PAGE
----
Hustling to get Imperial Irrigation District water reduction tools in place

Janet Wilson had a super helpful piece this week in the Desert Sun about steps being taken (in a hurry) to get the institutional widgets in place to meet Lower Basin commitments to reduce water use under a deal hashed out in spring 2023 to head of Colorado River NEPA litigation. If all goes as …

Continue reading ‘Hustling to get Imperial Irrigation District water reduction tools in place’ »

Forests to Faucets (and Headgates!)

I spent a couple of days last week out of Pagosa Springs in southern Colorado, touring forest restoration work in the headwaters of the San Juan-Chama Project, which produces critical water supplies for central New Mexico. In others words, water for my neighhbors and me. We’ve learned over and over in the last couple of …

Continue reading ‘Forests to Faucets (and Headgates!)’ »

“the market” doesn’t seem particularly worried about California’s groundwater law

New US Department of Agriculture report out this week shows the dollar value per acre of irrigated California cropland continuing to rise: Above is a quick plot of the data for six of the seven states included in the Colorado River Basin. THIS IS NOT COLORADO RIVER BASIN IRRIGATED ACREAGE. Large areas of many of …

Continue reading ‘“the market” doesn’t seem particularly worried about California’s groundwater law’ »

Las Vegas abandons proposal to pump rural Nevada groundwater

When I was writing Water is For Fighting Over five years ago, I built a little analytical model of Las Vegas water – projections of per capita demand and population growth, current patterns of water use and banking, risk to Colorado River water supply. At the time, the Southern Nevada Water Authority was aggressively pursuing …

Continue reading ‘Las Vegas abandons proposal to pump rural Nevada groundwater’ »

Some thoughts on “the West’s Disappearing Water”

We lost the daily direct flights between Albuquerque and Tucson a decade ago when the economy tanked, which left me in a shuttle yesterday morning at sunup driving north on I-10 from Tucson to Phoenix to catch a flight home after a couple of very intense, very productive days discussing water.* It’s a beautiful stretch …

Continue reading ‘Some thoughts on “the West’s Disappearing Water”’ »

On the importance of getting the boundaries right in water management and governance

I’m working this weekend on two talks, one a webinar Wednesday with Audubon and the other a lecture for UNM Water Resources grad students Thursday, that both touch on one of the fundamental challenges in getting water management right – the question of how we draw the boundaries, both geographically but also conceptually – around …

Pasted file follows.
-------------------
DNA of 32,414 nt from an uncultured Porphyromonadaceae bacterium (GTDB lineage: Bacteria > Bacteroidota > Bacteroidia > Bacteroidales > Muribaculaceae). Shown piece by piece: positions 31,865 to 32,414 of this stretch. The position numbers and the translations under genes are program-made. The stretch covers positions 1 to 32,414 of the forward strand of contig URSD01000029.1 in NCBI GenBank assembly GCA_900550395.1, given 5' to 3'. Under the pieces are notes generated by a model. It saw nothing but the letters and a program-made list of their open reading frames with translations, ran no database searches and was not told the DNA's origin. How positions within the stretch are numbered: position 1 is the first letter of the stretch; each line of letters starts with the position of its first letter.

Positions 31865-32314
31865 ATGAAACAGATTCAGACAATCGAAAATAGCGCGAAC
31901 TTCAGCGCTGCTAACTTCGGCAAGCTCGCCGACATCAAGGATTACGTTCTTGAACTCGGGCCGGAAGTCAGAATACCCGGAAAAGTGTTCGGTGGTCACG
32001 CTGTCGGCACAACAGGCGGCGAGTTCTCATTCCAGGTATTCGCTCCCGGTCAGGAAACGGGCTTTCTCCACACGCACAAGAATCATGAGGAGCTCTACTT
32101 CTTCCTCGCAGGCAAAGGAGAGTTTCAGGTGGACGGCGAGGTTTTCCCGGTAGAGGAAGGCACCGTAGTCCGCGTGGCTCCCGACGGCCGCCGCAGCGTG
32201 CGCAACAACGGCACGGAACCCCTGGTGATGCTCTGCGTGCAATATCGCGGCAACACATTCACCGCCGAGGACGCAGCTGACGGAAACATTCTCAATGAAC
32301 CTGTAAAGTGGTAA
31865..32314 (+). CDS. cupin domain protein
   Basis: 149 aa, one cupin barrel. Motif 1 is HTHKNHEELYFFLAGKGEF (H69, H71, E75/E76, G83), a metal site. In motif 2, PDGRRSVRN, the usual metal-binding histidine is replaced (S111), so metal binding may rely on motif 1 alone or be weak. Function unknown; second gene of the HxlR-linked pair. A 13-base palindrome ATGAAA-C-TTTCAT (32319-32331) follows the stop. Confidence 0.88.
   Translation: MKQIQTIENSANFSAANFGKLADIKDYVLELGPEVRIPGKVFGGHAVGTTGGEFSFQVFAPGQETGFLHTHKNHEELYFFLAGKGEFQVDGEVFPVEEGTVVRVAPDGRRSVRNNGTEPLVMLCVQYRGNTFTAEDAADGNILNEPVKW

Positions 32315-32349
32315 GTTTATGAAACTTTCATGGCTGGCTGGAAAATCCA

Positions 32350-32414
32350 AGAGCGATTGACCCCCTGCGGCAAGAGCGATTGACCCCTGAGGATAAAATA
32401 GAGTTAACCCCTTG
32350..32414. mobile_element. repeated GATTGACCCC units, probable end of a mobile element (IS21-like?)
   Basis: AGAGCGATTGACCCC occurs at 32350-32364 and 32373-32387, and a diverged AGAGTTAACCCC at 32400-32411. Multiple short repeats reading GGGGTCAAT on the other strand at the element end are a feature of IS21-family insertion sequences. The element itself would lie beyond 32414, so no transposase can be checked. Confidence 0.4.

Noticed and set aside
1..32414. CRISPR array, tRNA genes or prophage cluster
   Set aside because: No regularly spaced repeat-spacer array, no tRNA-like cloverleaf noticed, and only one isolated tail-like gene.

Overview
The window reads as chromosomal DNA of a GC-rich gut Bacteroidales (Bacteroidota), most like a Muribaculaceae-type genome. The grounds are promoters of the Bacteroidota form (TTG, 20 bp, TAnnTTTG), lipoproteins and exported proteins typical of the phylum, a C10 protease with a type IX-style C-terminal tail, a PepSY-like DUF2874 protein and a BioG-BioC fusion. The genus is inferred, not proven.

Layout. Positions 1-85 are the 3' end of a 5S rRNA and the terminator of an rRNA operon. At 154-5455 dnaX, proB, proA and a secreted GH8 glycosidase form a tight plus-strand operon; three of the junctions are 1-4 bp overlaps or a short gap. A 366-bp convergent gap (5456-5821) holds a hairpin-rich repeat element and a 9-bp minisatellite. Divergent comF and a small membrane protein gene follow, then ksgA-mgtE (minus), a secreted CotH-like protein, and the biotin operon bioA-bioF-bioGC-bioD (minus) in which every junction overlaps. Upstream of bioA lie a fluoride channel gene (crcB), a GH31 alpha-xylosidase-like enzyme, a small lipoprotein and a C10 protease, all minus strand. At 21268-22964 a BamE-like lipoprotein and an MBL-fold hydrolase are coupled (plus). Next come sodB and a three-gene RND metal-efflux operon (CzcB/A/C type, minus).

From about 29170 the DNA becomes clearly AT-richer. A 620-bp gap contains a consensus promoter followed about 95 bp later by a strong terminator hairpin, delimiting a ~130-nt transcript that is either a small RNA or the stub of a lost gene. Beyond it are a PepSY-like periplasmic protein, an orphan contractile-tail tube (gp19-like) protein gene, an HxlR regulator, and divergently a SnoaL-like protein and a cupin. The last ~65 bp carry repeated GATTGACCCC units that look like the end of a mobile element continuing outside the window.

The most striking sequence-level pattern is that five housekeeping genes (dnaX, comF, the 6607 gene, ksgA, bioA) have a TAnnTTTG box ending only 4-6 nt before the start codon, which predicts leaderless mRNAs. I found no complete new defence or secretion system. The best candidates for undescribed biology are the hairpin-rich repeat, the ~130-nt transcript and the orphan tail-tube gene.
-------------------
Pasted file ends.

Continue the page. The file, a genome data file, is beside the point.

Continue reading ‘On the importance of getting the boundaries right in water management and governance’ »

Despite drought, California agriculture adds 30,000 jobs

It’s increasingly clear that the lessons we’re learning from California’s drought are not those we expected. Far from the doom of so much of the rhetoric, Californians are adapting to scarcity with remarkable aplomb. The latest data point, from Phillip Reese and Dale Kasler of the Sacramento Bee, may be the most interesting yet: California’s …

Continue reading ‘Despite drought, California agriculture adds 30,000 jobs’ »

The struggle with municipal water rates in response to conservation

The downside to the remarkable water conservation I’ve been writing about (see yesterday’s Albuquerque numbers, for example) is revenue. Water utilities sell water. If people use less water, water utilities make less money. One option is to shift to more fixed-costs pricing, charging a flat rate for service, but then you lose the behavioral incentive …

Continue reading ‘The struggle with municipal water rates in response to conservation’ »

Albuquerque at 127 gallons per person per day – how low can cities go?

I’m giving a talk next week at the CLE Law of the River conference in Las Vegas about what I think is one of the two most important trends in western water management. The first, which we hear a lot about, is the pressure posed by climate change and drought. The second, which I don’t think …

Continue reading ‘Albuquerque at 127 gallons per person per day – how low can cities go?’ »

California ag showing remarkable resilience

Amid the rhetoric of doom, California agriculture has so far been growing its way through drought: Even as many farmers cut back their planting, California’s farm economy overall has been surprisingly resilient. Farm employment increased by more than 1 percent last year. Gross farm revenue from crop production actually increased by two-tenths of 1 percent …

Continue reading ‘California ag showing remarkable resilience’ »